Why We Choose Not To Rescue A Dog

Choosing a dog is a lot of work. Having any pet in your home is a lot of work. Regardless of which pet you choose you will have to put some time into raising or trading or even care. Extending your family by any amount of legs and species is a huge undertaking that should not be taken lightly. Pet’s are not something that should be brought into a family if you don’t intend to keep them their for the entirety of their lives. Remember too, those cute kittens and puppies will eventually grow bigger, eat more, and require much more care as they age too. Including those ever so expensive vet bills too.

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Choosing a pet that is right for you can be challenging. Especially with a dog. There is a lot of stigma around people sometimes when they get a pet and have a pure bred. I am sure you may have heard the saying “rescue, don’t shop” or something along those lines about getting a mutt instead of shopping for a breed. I get it. But there can be many reasons why a family (including mine) would spend the money on a dog rather than rescue one. And like many aspects in life, who are we to judge how a family decides to get their faithful companions.

One big reason we did not want to rescue a dog was we had no idea their background. Sure, some rescues do get dogs as puppies and can be adopted at that age so they basically are able to be trained whatever way you wish, but that doesn’t mean medically. Maybe they were bred between a family, or maybe they have a lot of health problems when the 2 breeds mix. There is many reasons aside from the obvious “mutt” stereotype or even the “Heinz 57” as my Mom would say. You never really know unless it is even pure bred. Now I will also say, just because it may be a pure bred doesn’t mean it has a great health record either. Because I have a feeling I know people will come at me with the whole “But do you know where the puppy is coming from even with a breeder”. No. I don’t. But there are some standards when they are registered breeds and bred through the Canadian Kennel Club (CKC).

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Another reason why we wanted to get our dog from a respectable breeder and not a rescue was because the breed we choose means a lot to me. It reminds me of my Grampie and Nanny. They had Nova Scotia Duck Tolling retrievers and their last one in particular, I was around a lot because I spent the night at their house the most as a kid. I felt like it was a very comfortable dog to be around and I loved going camping and bringing her food at the end of the day. She was a great dog and I wanted that feeling for my pwn family too, knowing that this was a forever, or until life says so commitment.

To tie into the earlier statements, I also knew their temperament. They are a medium sized dog, longer fur. They love to swim and are known for retrieving birds and well, ducks, for hunters. They are high energy and have grooming needs also. However being around Princess (Grandparents dog) she was never snippy or would try to growl at us. Even when she had puppies and we would chase them around the yard and they would nip at our heals as we ran. I knew that eventually I would be having my own family and wanted a dog that would be safe around my kids even when it becomes old. That’s not to say you shouldn’t watch a dog at all times either. Accidents do happen and tails can be stepped on too!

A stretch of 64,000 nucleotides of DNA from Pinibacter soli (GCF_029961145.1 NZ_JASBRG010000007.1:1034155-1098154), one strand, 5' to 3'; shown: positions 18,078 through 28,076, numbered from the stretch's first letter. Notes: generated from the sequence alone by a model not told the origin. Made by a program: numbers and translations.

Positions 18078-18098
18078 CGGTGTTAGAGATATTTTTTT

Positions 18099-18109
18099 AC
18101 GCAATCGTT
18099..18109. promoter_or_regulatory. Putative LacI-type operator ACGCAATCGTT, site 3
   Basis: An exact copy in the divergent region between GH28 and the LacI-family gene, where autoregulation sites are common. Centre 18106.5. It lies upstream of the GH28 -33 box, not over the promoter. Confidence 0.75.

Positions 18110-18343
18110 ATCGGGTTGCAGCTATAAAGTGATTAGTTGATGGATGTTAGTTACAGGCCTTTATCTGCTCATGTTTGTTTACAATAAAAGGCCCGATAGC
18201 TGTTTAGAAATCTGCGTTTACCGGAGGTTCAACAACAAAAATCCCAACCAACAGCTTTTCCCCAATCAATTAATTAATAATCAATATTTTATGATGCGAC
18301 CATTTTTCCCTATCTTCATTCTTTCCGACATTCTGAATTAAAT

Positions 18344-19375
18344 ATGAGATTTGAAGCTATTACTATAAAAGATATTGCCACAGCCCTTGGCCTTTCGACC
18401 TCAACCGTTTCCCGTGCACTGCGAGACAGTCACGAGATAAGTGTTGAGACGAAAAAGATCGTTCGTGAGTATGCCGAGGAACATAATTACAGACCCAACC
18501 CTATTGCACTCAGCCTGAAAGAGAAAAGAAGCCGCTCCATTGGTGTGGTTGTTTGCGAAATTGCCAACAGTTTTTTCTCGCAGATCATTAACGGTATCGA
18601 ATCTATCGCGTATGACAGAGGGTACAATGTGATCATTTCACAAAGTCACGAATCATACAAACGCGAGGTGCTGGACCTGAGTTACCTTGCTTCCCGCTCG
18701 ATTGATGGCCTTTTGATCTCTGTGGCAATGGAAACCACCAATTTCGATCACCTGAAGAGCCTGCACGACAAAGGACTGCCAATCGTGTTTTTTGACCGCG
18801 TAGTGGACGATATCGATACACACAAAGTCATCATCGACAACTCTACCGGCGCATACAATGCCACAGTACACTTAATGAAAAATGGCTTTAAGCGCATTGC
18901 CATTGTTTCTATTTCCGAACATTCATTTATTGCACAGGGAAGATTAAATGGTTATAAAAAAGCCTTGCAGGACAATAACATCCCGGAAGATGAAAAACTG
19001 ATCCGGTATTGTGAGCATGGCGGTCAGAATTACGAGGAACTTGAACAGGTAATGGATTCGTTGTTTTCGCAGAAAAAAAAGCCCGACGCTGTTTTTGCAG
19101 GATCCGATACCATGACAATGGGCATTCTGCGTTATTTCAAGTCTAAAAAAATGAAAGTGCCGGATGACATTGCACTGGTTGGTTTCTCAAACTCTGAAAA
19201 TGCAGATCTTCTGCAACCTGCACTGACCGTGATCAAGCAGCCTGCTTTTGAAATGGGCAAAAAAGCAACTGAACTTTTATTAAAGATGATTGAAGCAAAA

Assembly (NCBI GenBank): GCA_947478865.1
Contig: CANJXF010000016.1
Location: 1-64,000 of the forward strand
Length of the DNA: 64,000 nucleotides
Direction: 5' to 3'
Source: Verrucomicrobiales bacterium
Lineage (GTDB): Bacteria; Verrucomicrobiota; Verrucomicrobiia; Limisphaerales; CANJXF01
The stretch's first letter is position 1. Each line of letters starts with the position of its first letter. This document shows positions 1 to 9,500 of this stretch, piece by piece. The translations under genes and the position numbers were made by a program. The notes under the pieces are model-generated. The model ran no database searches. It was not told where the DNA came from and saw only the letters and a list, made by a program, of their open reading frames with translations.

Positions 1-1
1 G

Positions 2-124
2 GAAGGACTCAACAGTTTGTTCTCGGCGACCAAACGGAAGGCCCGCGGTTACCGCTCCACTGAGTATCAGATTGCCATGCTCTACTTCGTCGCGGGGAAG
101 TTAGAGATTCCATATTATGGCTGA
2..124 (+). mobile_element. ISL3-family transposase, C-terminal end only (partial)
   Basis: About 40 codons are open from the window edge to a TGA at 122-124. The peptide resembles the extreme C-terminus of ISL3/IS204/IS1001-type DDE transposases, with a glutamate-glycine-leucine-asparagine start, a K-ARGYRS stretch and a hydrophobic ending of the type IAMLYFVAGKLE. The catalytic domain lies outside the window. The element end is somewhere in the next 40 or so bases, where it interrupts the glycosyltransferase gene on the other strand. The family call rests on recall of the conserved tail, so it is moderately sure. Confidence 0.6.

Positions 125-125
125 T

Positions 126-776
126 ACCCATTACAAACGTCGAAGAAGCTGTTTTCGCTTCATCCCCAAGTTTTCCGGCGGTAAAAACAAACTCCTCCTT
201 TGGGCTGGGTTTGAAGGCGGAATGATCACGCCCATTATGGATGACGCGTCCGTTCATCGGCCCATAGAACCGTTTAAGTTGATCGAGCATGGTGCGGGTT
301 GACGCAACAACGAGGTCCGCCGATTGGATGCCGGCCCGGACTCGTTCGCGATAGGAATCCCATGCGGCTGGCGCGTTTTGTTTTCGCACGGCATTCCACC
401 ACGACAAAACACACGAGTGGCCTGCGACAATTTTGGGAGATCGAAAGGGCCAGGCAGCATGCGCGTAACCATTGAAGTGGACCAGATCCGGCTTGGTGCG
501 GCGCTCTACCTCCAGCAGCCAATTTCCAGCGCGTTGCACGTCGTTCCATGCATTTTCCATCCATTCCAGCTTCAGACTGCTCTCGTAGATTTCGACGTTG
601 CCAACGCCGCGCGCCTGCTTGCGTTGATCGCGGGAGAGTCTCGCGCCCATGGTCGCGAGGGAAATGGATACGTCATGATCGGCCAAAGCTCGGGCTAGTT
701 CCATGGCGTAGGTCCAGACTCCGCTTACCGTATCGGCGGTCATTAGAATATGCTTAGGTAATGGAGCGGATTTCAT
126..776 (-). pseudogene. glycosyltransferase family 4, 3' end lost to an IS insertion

And finally, before I hear comments about this, “WhY jUsT pUpPiEs”? We wanted to raise a dog. We wanted a dog that would be around with us for a very long time. And, with our lives and working having an older dog that would maybe need to be let out more, not be left alone as often, etc would not work well for us. Mind you I was working a little at the time and my partner was away for a bit, I still was able to make sure he wasn’t left alone for more than 4 hours in the first year or so. We didn’t want to be with a dog if it needed someone there due to trauma and whatever else it may need. Plus, getting an older dog that was not a puppy that did have traumatic upbringing would require some pretty serious training to correct their behavior or to make them even comfortable around us too. Not to mention, by the time that we had gotten our dog we had in fact knew my siblings would have children first and we didn’t want to have to worry about bringing out dog to family gatherings and monitoring them 110% of the time to ensure no one was hurt.

Before judging people why they decide to have a pure bred dog as part of the family, think about why they are getting it first. It is really easy for people on the outside to automatically think it has to do with maybe a rescue being dirty or something, which is entirely not true at all. There may be far more thought put into a pure bred than a rescue than you may think!

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